As the second ship of the Queen Elizabeth class, the HMS Prince of Wales has been in service since 2019. It is diesel-powered, 280 meters long, 70 meters wide, and weighs 65,000 tonnes. The ship has a minimum crew of around 700 people. With aircraft aboard, the crew increases to about 1,600 people.

Video from the US 2nd Fleet of the UK-led Carrier Strike Group in joint exercise with other vessels off the coast of Northern Norway. Among these are the American destroyer USS Paul Ignatius, the Norwegian frigate KNM Otto Sverdrup and corvette KNM Steil as well as the German replenishment ship FGS Bonn.

"Great success"

The HMS Prince of Wales is accompanied by British units, such as the frigate HMS Portland and the support vessels RFA Tideforce and Tidespring, as well as frigates from Canada, Spain, Denmark, and Norway – respectively HMCS Charlottetown, SPS Cristobal Colon, HDMS Niels Juel, and KNM Fridtjof Nansen.

This UK-led Carrier Strike Group has recently participated in training activities involving securing communication lines in the Northeast Atlantic and conducting landing operations on the coasts of Northern Norway. On land, the reception of allied forces and collaboration are emphasized in the face of a fictitious invasion of Finnmark.

As mentioned, a number of other allied marine vessels – such as submarines, destroyers, frigates, corvettes, and landing vessels – are participating at sea. Among these are vessels in Standing NATO Marine Group 1 (SNMG1) and Standing NATO Mine Countermeasures Group 1 (SNMCMG1). Over 100 aircraft, including fighters, maritime patrol aircraft, and helicopters, are in the air.

"The Steadfast Defender exercise is not only a great success but also proof of the alliance's dedication to deterrence and to defend ourselves. We greatly appreciate the long and good relationship between Norway and the UK. The integration we achieve together with F-35 and P-8 [maritime patrol aircraft, ed. note], is a result of this," says Commodore James Blackmore, Commander of the UK Carrier Strike Group.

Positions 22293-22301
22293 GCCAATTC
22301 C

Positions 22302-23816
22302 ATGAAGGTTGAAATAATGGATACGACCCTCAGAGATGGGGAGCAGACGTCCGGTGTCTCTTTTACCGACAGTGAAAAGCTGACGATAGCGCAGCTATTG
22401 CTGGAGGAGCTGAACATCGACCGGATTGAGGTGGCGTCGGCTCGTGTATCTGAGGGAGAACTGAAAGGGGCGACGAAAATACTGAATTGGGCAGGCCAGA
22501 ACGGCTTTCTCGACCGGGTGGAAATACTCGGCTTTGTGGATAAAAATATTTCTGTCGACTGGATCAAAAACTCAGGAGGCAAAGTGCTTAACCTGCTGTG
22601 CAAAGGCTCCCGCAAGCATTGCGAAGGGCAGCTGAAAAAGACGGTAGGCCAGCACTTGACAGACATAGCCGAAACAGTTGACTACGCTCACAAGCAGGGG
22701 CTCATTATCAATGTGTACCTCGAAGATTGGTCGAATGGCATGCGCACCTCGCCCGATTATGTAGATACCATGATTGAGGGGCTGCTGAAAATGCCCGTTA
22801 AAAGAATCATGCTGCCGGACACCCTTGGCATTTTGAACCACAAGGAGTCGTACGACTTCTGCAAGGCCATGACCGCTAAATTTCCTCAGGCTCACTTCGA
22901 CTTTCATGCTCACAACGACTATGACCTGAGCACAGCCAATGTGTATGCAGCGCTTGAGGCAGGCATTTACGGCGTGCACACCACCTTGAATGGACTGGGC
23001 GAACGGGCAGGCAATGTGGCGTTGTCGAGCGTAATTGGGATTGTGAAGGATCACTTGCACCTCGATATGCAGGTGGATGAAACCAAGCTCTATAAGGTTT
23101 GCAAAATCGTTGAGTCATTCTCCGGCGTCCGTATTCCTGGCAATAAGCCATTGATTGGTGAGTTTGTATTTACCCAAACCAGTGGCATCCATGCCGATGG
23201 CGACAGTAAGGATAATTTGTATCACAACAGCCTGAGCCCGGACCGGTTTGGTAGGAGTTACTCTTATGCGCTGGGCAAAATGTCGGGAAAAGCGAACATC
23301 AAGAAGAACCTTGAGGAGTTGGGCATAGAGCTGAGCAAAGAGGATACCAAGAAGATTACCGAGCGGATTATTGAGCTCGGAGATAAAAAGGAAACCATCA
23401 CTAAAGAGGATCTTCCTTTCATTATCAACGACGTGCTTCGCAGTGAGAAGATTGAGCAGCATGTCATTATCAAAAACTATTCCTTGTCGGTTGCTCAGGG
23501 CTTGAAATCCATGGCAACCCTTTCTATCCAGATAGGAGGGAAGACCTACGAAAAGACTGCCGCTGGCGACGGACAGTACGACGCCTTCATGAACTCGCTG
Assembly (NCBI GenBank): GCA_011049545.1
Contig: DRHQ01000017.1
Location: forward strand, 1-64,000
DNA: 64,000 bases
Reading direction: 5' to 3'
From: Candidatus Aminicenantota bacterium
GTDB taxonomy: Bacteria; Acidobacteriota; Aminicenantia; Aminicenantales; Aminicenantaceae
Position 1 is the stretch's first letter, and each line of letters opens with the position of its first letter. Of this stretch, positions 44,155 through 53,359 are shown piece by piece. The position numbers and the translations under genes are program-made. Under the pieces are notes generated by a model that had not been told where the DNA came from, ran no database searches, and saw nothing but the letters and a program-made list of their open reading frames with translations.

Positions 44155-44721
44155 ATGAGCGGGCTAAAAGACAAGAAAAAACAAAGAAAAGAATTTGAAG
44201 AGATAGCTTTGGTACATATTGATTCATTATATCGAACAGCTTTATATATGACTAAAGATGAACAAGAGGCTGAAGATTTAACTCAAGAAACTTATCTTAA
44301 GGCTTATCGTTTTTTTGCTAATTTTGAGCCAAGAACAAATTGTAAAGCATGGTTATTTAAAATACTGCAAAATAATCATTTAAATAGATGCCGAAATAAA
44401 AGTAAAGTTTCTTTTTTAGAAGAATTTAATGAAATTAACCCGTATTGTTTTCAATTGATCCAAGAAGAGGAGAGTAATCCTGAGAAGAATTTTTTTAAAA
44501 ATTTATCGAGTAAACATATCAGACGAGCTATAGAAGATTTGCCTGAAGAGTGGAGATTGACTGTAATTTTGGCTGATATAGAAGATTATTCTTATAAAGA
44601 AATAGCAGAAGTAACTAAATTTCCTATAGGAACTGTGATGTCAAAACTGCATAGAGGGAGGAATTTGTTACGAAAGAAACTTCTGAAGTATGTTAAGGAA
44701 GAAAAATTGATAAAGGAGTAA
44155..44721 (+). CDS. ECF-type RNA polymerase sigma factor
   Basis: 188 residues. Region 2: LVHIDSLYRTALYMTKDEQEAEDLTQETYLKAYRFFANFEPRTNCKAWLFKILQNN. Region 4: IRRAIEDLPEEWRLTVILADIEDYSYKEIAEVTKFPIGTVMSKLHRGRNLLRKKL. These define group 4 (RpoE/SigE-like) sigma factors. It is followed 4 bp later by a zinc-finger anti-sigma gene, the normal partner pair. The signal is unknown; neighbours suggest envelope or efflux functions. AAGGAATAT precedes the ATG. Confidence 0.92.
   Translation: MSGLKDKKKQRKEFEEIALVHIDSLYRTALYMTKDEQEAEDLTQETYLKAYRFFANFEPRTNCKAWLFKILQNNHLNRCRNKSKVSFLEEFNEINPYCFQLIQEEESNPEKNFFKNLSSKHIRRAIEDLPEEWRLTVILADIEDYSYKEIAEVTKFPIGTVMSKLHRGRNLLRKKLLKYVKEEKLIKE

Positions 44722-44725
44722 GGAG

Visible submarine activity

According to the Royal Navy, four submarines from the UK, Norway, Germany, and France are involved in the exercise.

For example, the UK Carrier Strike Group trained with the French nuclear submarine FS Améthyste a few days ago. It also had a port call in Tromsø, Northern Norway, in September.

"Controlling the underwater environment is crucial to succeeding in our mission," writes the UK Carrier Strike Group on X, referring to exercises that have tested the fleet group's ability to meet submarine threats and thereby defend the HMS Prince of Wales.

The other submarines have also been visible in Northern Norway. At the end of February, the German submarine U-36 was docked in Harstad, wrote NRK.

On Sunday, the Norwegian submarine KNM Utvær was also an eye-catcher as it sailed past Tromsø city. The Norwegian Joint Headquarters has confirmed its affiliation and name.

Nordic Response will be concluded today, but further military activity in the North will follow.

The Norwegian submarine KNM Utvær sailed past the city of Tromsø on Sunday in connection with the Nordic Response exercise. (Photo: Ine Margrethe Stangeland / the Norwegian Armed Forces)